Referring to FIG. 1( b), there is shown a cross-sectional view of a double-sided thermally conductive metal foil 110 which may be used as a thermally conductive interface layer between an integrated circuit device and a heat sink in accordance with an embodiment of the present disclosure. The metal foil 110 may have the same characteristics of the metal foil 100 discussed above.

Referring to FIG. 2( a), there are shown cross-sectional views of a single-sided thermally conductive metal foil 200 being sandwiched between an integrated circuit device 201 and a heat sink 202 in accordance with an embodiment of the present disclosure. The heat sink 202 is typically mechanically clamped to the integrated circuit device 201. However, other attachment means are also possible. In any event, the pressure associated with attaching the heat sink 202 to the integrated circuit device 201 results in a deformation of the patterned surface of the metal foil 200 so that it adapts to irregularities in a contact surface of the heat sink 202. These irregularities may be from imperfections in a contact surface of the heat sink 202, or from discrepancies in planarity between contact surfaces of the heat sink 202 and the integrated circuit device 201. Of course, irregularities may also be present in a contact surface of the integrated circuit device 201, in which case the metal foil 200 may be flipped so that the patterned surface thereof is deformed and adapts to irregularities in the contact surface of the integrated circuit device 201.

At this point it should be noted that it is within the scope of the present disclosure that the metal foil 200 may be sandwiched between single or multiple integrated circuit devices 201 and/or heat sinks 202, wherein the metal foil 200 may also accommodate differences in elevation of the single or multiple integrated circuit devices 201 and/or heat sinks 202.

Referring to FIG. 2( b), there are shown cross-sectional views of a double-sided thermally conductive metal foil 210 being sandwiched between an integrated circuit device 211 and a heat sink 212 in accordance with an embodiment of the present disclosure. The metal foil 210 may have the same characteristics and applications of the metal foil 200 discussed above.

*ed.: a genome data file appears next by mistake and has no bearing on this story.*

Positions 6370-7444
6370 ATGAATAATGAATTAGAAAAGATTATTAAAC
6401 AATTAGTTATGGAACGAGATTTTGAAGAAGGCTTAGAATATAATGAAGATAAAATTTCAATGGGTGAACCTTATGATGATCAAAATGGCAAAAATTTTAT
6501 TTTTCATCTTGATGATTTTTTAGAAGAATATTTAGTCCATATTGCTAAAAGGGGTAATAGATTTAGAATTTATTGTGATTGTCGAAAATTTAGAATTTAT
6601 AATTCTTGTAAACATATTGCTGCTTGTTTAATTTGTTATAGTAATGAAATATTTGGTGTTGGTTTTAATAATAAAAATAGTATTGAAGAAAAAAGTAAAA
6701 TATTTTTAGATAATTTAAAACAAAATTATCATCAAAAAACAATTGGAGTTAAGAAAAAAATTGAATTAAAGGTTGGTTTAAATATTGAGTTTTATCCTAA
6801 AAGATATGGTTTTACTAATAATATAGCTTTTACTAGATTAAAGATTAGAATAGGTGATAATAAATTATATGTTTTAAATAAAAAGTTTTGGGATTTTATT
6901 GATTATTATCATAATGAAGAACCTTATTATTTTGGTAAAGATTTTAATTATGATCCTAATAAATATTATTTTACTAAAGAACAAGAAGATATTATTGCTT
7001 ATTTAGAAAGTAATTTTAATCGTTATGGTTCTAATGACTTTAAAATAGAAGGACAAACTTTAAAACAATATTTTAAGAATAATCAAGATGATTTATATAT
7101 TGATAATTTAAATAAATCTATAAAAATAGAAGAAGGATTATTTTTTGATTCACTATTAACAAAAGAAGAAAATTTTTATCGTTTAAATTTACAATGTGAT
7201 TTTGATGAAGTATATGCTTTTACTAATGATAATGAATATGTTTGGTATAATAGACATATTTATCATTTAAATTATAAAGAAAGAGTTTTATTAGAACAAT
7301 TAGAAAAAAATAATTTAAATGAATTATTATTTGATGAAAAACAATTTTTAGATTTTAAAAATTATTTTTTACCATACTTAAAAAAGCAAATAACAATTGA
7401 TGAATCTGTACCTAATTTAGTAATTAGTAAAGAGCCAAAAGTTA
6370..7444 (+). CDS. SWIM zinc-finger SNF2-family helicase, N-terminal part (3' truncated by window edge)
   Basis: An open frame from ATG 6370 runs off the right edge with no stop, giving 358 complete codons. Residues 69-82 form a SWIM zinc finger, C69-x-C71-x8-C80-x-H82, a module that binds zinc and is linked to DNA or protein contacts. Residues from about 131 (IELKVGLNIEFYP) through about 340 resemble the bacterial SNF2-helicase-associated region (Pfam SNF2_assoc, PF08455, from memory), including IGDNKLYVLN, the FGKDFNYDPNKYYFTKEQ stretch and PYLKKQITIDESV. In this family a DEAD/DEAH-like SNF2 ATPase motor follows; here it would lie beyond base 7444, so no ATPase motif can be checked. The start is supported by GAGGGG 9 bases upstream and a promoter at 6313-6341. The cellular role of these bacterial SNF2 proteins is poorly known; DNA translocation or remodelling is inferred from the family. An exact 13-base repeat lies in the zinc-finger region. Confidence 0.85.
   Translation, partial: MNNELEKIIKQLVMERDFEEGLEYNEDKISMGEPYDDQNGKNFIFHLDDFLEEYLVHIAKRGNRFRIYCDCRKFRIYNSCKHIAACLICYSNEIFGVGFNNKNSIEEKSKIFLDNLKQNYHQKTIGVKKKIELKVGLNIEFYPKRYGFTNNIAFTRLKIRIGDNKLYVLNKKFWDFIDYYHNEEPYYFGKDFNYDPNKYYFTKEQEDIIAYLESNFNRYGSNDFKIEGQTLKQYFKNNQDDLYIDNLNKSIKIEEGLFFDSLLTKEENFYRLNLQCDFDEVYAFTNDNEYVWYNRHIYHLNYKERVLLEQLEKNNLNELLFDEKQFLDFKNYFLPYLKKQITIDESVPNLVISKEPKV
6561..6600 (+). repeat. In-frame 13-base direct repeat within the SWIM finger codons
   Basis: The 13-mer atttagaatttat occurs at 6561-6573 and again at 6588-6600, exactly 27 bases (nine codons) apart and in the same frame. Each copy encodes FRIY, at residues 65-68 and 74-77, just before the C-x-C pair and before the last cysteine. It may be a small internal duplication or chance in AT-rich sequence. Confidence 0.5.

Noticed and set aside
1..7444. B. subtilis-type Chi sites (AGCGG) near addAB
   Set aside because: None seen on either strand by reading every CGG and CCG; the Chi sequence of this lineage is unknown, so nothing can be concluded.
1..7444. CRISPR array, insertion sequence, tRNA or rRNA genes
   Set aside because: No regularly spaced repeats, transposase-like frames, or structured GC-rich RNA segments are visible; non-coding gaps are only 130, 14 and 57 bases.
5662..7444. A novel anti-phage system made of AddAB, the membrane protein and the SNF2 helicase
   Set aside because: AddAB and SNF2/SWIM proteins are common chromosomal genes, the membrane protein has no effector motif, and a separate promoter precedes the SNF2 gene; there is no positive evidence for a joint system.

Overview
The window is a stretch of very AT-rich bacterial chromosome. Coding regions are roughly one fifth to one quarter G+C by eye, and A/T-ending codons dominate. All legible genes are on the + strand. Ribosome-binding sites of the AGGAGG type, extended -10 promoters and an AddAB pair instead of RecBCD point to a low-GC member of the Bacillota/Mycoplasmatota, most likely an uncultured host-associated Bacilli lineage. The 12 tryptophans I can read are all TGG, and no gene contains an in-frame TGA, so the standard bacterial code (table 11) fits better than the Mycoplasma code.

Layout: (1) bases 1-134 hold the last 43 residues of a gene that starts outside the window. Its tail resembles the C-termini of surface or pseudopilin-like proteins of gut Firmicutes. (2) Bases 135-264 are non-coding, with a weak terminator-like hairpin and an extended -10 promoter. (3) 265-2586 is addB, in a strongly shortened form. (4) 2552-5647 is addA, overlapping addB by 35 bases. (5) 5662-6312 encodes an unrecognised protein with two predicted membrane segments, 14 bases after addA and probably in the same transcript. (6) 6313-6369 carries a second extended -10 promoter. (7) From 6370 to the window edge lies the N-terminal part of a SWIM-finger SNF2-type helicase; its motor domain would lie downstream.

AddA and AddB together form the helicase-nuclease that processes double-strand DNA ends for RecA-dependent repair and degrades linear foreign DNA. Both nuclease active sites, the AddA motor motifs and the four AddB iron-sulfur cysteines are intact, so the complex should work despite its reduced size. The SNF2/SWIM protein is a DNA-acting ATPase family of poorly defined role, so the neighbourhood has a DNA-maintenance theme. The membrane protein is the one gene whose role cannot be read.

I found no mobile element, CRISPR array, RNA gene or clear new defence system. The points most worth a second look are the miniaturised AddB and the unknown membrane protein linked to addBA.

Referring to FIG. 3( a), there are shown cross-sectional views of multiple examples of single-sided thermally conductive metal foils having different types of uniform patterned surfaces in accordance with embodiments of the present disclosure. The examples include a metal foil 301 having a uniform saw tooth patterned surface, a metal foil 302 having a uniform square wave patterned surface, and a metal foil 303 having a uniform sinusoidal patterned surface. Of course, other examples of single-sided thermally conductive metal foils having different types of uniform patterned surfaces are also possible in accordance with additional embodiments of the present disclosure.

Referring to FIG. 3( b), there are shown cross-sectional views of multiple examples of double-sided thermally conductive metal foils having different types of uniform patterned surfaces in accordance with embodiments of the present disclosure. The examples include a metal foil 304 having uniform saw tooth patterned surfaces, a metal foil 305 having uniform square wave patterned surfaces, and a metal foil 306 having uniform sinusoidal patterned surfaces. Of course, other examples of double-sided thermally conductive metal foils having different types of uniform patterned surfaces are also possible in accordance with additional embodiments of the present disclosure. Also, double-sided thermally conductive metal foils having different types of uniform and non-uniform patterned surfaces on opposing surfaces are also possible in accordance with additional embodiments of the present disclosure (e.g., see metal foil 901 in FIG. 9).

Referring to FIG. 4( a), there are shown cross-sectional views of multiple examples of single-sided thermally conductive metal foils having different types of non-uniform patterned surfaces in accordance with embodiments of the present disclosure. The examples include a metal foil 401 having a non-uniform saw tooth patterned surface, a metal foil 402 having a non-uniform square wave patterned surface, and a metal foil 403 having a non-uniform sinusoidal patterned surface. Of course, other examples of single-sided thermally conductive metal foils having different types of non-uniform patterned surfaces are also possible in accordance with additional embodiments of the present disclosure.

Referring to FIG. 4( b), there are shown cross-sectional views of multiple examples of double-sided thermally conductive metal foils having different types of non-uniform patterned surfaces in accordance with embodiments of the present disclosure. The examples include a metal foil 404 having a non-uniform saw tooth patterned surface, a metal foil 405 having a non-uniform square wave patterned surface, and a metal foil 406 having a non-uniform sinusoidal patterned surface. Of course, other examples of double-sided thermally conductive metal foils having different types of non-uniform patterned surfaces are also possible in accordance with additional embodiments of the present disclosure. Also, double-sided thermally conductive metal foils having different types of uniform and non-uniform patterned surfaces on opposing surfaces are also possible in accordance with additional embodiments of the present disclosure (e.g., see metal foil 901 in FIG. 9).